Happy September. New month means new #AuthorToolBoxBlogHop post. I’m a little fried this week. Last weekend I worked a music festival, so that means twelve hour days outside in the Georgia heat. Then I spent Monday and Tuesday fighting with formatting and dealing with car stuff.
Upside to that, The Teen has wheels again after his accident (not his fault) and I managed to get my book formatted and uploaded for pre-order. So yay, accomplishments, but man I couldn’t think of a topic to write about, so I phoned a friend. Thank you Ameila Foster for giving me some to ramble about.
Let’s get to it then. As authors having a social media presence is a necessary evil. It just is. But the where and how often varies based on who you ask. However, the one thing that seems to be pretty unanimous is the need for a newsletter. Why? Well, the reasoning is you never know when a social site will make changes that affect how well you can connect with your readers. We’ve seen it this year with all the Facebook changes alone. But, the “experts” say you own your list. You can always have direct access to those that have signed up, or so the theory goes.
But newsletters can be scary. Aside from trying to figure out which platform to use, the biggest worries I hear in the circles I travel are 1) how difficult they may be to set up 2) what to talk about and 3) how often to send.
Time to break down the points.
Difficulty to set up
I use Mailchimp so my experience will be based on that. If you’re not techy like I am, it can take you a little while to get the first one done. I think my first one took me two hours or so. Going off my memory from last year when I did it. Mailchimp does make it easy with drag and drop features which is so nice! The hardest part is deciding on your layout, colors, etc. Once you get that done you can save it as a template.
Saving it as your template however makes future newsletters much easier. You just change up the information you’re sending, but the layout and everything remains the same. That helps for two reasons 1) saves you time and 2) keeping it fairly consistent in looks helps with your author branding.
Second point What to talk about
My best advice on this is to subscribe to one or two authors that write your genre to see what they do. That’s what I did. It gave me an idea of what readers could be expecting from me so I could proceed accordingly.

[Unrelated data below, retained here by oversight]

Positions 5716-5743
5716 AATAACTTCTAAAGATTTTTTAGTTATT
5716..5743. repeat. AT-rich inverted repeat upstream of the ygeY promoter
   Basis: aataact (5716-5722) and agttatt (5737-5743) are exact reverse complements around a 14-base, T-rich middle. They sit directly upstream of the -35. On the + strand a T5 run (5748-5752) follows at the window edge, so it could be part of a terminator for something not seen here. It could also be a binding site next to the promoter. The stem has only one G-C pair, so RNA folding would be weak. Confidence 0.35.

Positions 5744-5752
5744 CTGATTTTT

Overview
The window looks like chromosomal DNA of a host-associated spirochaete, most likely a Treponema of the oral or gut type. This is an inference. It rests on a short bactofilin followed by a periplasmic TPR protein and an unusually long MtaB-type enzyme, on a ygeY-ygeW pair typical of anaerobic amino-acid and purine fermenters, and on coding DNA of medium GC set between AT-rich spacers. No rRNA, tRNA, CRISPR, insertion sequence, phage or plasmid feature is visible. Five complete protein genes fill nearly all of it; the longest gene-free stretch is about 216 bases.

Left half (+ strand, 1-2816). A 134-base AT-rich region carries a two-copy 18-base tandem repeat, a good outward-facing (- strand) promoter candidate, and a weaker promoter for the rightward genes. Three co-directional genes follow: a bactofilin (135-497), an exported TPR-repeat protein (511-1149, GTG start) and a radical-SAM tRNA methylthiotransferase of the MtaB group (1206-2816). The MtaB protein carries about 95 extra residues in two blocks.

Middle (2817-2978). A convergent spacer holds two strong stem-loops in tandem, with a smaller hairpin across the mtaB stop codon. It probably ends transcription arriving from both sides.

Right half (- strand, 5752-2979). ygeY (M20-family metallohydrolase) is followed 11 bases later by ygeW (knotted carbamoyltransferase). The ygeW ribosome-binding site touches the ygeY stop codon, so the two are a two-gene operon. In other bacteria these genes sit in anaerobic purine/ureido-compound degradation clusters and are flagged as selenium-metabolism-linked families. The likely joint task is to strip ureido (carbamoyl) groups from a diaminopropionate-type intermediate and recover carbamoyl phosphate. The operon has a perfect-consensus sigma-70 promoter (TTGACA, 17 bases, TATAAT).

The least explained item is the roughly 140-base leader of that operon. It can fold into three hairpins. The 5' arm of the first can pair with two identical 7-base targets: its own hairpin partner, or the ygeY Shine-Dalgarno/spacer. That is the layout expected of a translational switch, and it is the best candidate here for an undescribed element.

I break mine down into sections. Top is the greeting and the main reason I’m sending. The middle is any talk about sales, promotions, new releases of friends and such that might be of interest to my subscribers. The end is a fun section called Cocktail Corner. Here I share a fun drink recipe that fits the tone of the newsletter. That’s pretty much it. I keep it short and simple for the most part. You don’t want them to be long drawn out things. Short, punchy, and fun. You want your content to be something your subscribers look forward to.
One author I subscribed to had a serial story going. You got a new chapter with each newsletter. Another offers up snippets of the books they’d read and reviewed. Like finding your author voice, figuring out what content to share will be a personal thing. Don’t over think and try not to stress.
That leads us to the final point. How often.
That also is up to you. Some authors do a set schedule of weekly, bi-weekly, or monthly. I do nothing of the sort. I joke that my real tagline is consistently inconsistent. LOL I only send out my newsletters when I have something to share. That means they are typically far and few in between unless I have an upcoming release.
I do special first look things like cover reveals or sharing of chapters. Sometimes teasing of new WIPs. Point is when I send one I want my subscribers to know it’s new and “important” news I’m sharing.
Your newsletter is a tool to help you, but it shouldn’t be “work” and for me sending out something on such a regimented schedule would make it work for me and I wouldn’t want to do it. Plus I fear people being overwhelmed by the volume and want to unsubscribe because I know I have been that person.
I’ve been sending out newsletters for year now. My list is small because I never tried to do newsletter builders and such. Attempting that now to see how it goes. And I honestly can’t say how many if any sales I get from my newsletter peeps. But that’s the same with any social media marketing. It’s simply another tool in my arsenal. I try to keep the interactions engaging even there and not do a hard buy, buy, buy because no one wants that. LOL
If you’ve been on the fence about starting a newsletter, hopefully the few bits I’ve shared today help ease your mind a little.
Until next time